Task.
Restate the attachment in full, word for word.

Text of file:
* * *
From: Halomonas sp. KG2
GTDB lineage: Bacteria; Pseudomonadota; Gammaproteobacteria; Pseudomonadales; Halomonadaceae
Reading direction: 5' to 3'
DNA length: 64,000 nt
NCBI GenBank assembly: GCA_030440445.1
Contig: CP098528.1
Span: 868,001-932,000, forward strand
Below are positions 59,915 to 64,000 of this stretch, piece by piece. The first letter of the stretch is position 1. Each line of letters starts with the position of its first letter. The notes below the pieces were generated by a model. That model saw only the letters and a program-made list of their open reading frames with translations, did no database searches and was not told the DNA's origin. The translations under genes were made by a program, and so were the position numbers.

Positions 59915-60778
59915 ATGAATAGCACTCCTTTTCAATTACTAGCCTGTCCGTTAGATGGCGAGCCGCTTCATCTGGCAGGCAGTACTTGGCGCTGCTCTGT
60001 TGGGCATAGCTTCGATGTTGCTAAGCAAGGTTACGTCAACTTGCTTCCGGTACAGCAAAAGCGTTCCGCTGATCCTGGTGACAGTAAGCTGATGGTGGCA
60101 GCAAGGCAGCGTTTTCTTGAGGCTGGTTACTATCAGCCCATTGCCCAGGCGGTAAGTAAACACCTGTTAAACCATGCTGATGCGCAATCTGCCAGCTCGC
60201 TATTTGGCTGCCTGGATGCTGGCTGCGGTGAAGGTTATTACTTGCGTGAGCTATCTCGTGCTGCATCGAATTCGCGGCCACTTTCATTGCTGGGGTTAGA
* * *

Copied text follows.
From: Halomonas sp. KG2
GTDB lineage: Bacteria; Pseudomonadota; Gammaproteobacteria; Pseudomonadales; Halomonadaceae
Reading direction: 5' to 3'
DNA length: 64,000 nt
NCBI GenBank assembly: GCA_030440445.1
Contig: CP098528.1
Span: 868,001-932,000, forward strand
Below are positions 59,915 to 64,000 of this stretch, piece by piece. The first letter of the stretch is position 1. Each line of letters starts with the position of its first letter. The notes below the pieces were generated by a model. That model saw only the letters and a program-made list of their open reading frames with translations, did no database searches and was not told the DNA's origin. The translations under genes were made by a program, and so were the position numbers.

Positions 59915-60778
59915 ATGAATAGCACTCCTTTTCAATTACTAGCCTGTCCGTTAGATGGCGAGCCGCTTCATCTGGCAGGCAGTACTTGGCGCTGCTCTGT
60001 TGGGCATAGCTTCGATGTTGCTAAGCAAGGTTACGTCAACTTGCTTCCGGTACAGCAAAAGCGTTCCGCTGATCCTGGTGACAGTAAGCTGATGGTGGCA
60101 GCAAGGCAGCGTTTTCTTGAGGCTGGTTACTATCAGCCCATTGCCCAGGCGGTAAGTAAACACCTGTTAAACCATGCTGATGCGCAATCTGCCAGCTCGC
60201 TATTTGGCTGCCTGGATGCTGGCTGCGGTGAAGGTTATTACTTGCGTGAGCTATCTCGTGCTGCATCGAATTCGCGGCCACTTTCATTGCTGGGGTTAGA